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City unveils new plans to wean itself from Eskom

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City unveils new plans to wean itself from Eskom

28th October 2021

By: Simone Liedtke
Writer

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The City of Johannesburg (CoJ) this week unveiled a new plan to accelerate security of reliable power supply for residents and businesses in the municipality.

Headed by executive mayor Mpho Moerane, the CoJ has launched an energy mix Energy Sustainability Strategy for the municipality, through which the city seeks to increase its capacity to cater for its growing developmental needs.

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The new strategy seeks to add an extra 500 MW of gas and solar capacity to the city’s energy mix.

City Power currently receives 90% of its electricity from State power utility Eskom and 10% from the Kelvin power station, a private power producer.  

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Moerane reiterated that the city was exploring taking over Eskom-supplied areas in Johannesburg, which include Sandton and Soweto.

Meanwhile, the 15-year Energy Sustainability Strategy means City Power is set to be a “wires business” that will not only continue delivering conventional power, but will also cover distributed energy generation and energy storage facilities as its core business, Moerane added.

“The strategy being unveiled today is not an overnight stand-alone initiative, but a long-term plan aligned with the Joburg Growth and Development Strategy – the GDS 2040. It is also in sync with our Climate Action Plan, which aims to ensure that, by 2030, at least 35% of electricity generated in the city is from clean energy sources,” the mayor elaborated.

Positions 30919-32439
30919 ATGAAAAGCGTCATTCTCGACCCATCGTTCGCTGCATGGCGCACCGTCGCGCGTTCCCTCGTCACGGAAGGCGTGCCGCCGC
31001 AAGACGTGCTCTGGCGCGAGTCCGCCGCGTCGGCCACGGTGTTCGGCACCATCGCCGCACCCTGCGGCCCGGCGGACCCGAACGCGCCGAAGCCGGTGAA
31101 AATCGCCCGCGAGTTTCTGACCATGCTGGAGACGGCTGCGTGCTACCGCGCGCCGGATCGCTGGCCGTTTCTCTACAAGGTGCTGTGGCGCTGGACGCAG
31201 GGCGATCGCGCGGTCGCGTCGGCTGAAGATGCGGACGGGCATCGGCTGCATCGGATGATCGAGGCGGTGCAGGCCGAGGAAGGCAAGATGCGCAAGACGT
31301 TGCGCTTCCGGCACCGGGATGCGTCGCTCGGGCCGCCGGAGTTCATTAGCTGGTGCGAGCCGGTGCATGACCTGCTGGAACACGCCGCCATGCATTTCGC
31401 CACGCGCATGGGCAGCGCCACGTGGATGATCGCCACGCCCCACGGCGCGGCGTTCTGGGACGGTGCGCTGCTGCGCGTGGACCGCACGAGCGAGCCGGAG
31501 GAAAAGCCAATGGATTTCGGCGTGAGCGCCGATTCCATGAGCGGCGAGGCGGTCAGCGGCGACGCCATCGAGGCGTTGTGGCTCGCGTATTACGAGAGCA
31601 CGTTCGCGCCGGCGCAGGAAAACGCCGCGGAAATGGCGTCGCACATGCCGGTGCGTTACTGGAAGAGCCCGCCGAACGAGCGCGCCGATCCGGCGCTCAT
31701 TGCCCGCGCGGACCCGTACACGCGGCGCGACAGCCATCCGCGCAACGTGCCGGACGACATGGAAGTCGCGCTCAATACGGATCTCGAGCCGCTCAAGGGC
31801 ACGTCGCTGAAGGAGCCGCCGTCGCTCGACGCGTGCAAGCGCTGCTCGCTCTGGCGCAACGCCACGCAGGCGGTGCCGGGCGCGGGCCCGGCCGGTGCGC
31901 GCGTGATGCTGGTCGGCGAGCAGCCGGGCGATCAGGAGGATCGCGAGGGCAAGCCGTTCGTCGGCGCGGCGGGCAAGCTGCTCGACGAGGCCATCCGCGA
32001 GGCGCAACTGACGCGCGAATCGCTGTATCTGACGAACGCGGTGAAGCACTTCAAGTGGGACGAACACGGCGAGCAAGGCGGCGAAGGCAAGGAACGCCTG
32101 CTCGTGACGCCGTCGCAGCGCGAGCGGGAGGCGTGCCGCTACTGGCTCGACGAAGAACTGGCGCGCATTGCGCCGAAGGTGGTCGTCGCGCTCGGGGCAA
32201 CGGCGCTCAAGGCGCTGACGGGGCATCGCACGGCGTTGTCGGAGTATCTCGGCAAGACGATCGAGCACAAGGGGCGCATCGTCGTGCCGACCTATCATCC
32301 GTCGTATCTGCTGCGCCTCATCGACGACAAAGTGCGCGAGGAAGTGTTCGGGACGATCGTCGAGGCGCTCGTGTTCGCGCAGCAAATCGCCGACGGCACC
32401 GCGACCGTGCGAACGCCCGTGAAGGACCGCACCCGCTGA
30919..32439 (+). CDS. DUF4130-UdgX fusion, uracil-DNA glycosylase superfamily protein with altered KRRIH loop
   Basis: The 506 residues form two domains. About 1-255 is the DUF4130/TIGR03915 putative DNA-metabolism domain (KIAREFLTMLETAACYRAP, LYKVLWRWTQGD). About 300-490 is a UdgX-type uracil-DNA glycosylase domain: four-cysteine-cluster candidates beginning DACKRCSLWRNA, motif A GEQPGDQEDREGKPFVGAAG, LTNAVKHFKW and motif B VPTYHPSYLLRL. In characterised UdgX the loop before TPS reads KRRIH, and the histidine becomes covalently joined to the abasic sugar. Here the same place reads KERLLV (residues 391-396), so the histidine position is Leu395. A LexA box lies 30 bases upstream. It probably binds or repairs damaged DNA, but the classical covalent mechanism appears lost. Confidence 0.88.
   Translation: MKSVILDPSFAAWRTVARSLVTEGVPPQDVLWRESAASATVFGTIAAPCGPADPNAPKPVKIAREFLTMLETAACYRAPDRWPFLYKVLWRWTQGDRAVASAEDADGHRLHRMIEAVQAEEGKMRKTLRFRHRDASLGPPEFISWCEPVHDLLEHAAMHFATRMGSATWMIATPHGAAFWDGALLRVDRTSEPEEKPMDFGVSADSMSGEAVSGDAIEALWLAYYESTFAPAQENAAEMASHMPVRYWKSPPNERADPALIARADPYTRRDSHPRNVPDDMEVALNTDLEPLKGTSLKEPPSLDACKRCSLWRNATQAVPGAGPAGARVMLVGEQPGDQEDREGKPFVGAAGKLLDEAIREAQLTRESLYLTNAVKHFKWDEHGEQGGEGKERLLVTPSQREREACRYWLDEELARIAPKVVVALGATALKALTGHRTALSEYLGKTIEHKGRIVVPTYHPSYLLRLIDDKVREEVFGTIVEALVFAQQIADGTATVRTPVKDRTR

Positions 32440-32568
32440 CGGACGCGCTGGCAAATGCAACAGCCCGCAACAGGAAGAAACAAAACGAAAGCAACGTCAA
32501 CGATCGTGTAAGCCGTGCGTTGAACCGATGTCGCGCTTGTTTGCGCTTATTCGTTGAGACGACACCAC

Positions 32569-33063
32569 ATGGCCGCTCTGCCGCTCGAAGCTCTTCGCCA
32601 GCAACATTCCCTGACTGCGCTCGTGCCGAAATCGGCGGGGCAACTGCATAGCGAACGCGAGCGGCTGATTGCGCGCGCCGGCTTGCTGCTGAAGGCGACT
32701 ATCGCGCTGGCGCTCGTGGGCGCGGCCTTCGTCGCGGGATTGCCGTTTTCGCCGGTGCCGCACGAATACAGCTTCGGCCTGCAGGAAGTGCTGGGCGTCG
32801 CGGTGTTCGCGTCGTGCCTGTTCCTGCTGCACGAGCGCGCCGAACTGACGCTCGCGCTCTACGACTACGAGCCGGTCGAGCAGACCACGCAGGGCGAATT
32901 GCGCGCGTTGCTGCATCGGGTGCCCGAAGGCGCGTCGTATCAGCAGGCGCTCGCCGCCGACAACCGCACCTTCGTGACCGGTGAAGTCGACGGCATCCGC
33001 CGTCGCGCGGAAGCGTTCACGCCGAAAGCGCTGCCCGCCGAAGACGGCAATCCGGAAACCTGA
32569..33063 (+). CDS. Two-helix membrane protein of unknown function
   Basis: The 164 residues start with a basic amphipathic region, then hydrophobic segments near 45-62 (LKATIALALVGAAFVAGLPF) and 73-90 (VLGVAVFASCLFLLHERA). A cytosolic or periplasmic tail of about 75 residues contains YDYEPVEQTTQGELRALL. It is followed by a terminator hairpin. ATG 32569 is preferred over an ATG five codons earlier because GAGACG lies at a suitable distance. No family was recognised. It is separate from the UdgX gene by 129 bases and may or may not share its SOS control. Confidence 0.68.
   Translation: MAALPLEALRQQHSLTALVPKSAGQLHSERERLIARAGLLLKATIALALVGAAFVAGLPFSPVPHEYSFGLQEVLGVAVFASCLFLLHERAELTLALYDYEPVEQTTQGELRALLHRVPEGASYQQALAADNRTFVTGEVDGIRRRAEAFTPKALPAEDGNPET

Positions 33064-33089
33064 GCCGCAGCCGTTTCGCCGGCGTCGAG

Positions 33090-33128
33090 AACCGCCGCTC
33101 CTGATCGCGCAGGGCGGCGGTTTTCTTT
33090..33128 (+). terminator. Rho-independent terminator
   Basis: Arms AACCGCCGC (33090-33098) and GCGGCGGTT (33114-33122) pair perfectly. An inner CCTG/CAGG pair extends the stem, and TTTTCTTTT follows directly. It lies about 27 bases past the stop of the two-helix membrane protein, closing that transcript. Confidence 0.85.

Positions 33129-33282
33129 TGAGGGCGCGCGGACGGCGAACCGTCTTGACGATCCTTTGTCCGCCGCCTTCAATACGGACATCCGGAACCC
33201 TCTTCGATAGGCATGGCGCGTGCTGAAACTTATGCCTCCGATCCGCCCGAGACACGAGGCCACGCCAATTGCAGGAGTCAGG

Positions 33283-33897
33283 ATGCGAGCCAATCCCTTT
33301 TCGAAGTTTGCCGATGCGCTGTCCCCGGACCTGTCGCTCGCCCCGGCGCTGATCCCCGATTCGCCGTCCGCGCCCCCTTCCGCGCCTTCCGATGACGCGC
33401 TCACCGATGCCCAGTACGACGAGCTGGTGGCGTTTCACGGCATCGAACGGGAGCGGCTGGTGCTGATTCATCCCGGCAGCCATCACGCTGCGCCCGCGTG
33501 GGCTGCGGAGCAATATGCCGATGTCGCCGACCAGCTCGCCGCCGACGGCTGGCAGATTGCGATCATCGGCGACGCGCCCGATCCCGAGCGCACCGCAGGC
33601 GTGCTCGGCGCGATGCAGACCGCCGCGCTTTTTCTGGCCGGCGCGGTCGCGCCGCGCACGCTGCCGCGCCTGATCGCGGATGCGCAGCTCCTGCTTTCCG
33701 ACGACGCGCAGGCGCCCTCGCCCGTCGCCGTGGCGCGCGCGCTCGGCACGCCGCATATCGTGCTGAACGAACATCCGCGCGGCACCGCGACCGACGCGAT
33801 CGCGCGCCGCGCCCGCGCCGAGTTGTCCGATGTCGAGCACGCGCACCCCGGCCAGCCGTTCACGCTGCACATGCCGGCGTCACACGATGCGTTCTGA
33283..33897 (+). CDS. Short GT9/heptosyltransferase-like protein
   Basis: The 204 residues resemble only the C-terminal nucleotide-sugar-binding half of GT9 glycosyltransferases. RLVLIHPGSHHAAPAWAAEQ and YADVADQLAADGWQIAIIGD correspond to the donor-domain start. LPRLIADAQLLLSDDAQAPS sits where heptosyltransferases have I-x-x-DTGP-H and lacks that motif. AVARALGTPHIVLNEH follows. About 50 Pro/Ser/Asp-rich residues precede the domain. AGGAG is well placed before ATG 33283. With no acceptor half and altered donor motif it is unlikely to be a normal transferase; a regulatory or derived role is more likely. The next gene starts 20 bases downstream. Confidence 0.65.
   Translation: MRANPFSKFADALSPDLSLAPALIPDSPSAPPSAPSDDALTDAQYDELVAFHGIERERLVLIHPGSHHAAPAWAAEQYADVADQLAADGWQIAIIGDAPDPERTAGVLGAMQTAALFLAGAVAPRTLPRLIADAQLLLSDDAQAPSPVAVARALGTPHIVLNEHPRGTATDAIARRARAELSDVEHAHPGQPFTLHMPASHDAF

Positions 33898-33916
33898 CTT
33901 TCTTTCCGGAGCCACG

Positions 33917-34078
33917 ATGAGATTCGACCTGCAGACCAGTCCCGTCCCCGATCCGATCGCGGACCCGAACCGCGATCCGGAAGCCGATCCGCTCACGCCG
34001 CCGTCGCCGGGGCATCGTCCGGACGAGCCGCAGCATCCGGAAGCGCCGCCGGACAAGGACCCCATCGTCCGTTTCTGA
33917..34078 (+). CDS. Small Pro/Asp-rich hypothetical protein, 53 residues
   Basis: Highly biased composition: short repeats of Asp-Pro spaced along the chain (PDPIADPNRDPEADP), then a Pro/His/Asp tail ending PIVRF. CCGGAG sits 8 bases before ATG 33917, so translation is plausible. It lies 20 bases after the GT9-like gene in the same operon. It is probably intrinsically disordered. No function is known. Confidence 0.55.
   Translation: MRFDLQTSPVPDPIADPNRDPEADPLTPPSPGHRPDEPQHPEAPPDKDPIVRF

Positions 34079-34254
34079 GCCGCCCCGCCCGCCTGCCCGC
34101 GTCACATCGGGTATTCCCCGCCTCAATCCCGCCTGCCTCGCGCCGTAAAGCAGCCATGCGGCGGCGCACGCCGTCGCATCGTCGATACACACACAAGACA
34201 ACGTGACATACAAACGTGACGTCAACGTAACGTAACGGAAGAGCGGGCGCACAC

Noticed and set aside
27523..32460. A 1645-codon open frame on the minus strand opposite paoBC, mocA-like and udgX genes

The new alternative energy mix strategy will kickstart by the end of this week, with the issuing of an official public request for proposals from independent power producers.

It will incorporate a different alternative energy mix that includes 200 MW of electricity from solar photovoltaic (PV) farms and rooftop suppliers; 200 MW of private PV electricity generation on the grid through wheeling and trading with customers; 50 MW of gas-powered electricity generation, and 25 MW of capacity from waste-to-energy opportunities at the Robinson Deep landfill site.

This puts the city on a path to secure the targeted 35% of electricity supply in Johannesburg from renewable and cleaner sources of energy by 2030.

“This means the city is set to reduce our reliance for generating capacity on the national power utility by up to 15%, and thereby minimising the chances of Eskom scheduled load-shedding. I can say without contradiction that the added alternative sources’ capacity will exempt Johannesburg from load-shedding in the near future,” Moerane said.

Additionally, the city is also actively looking for other innovative ways, including the construction of power plants of up to 100 MW as provided for in the amendment of Schedule 2 of the Electricity Regulation Act.

City Power has embarked on 14 key projects around the realisation of a cleaner energy generation mix budgeted at about R10-billion, which are also in line with the approved Integrated Resource Plan, the National Development Plan and the city’s energy strategy.

Environment Infrastructure Services MMC Tania Oldjohn said the new energy mix strategy would ensure that everyone, including the poor, in the city have access to affordable power.

“As a government, we have a responsibility to ensure that every citizen of this city has access to reliable electricity. With our developmental and economic growth plans, we cannot afford power interruptions,” said Oldjohn.

“With the path we are taking, we are able to reduce over-reliance on Eskom, particularly since it has proven to be unreliable when it comes to energy supply. Ultimately, this will help make Johannesburg’s economy function at its maximum, create jobs and make our city safe,” she added.

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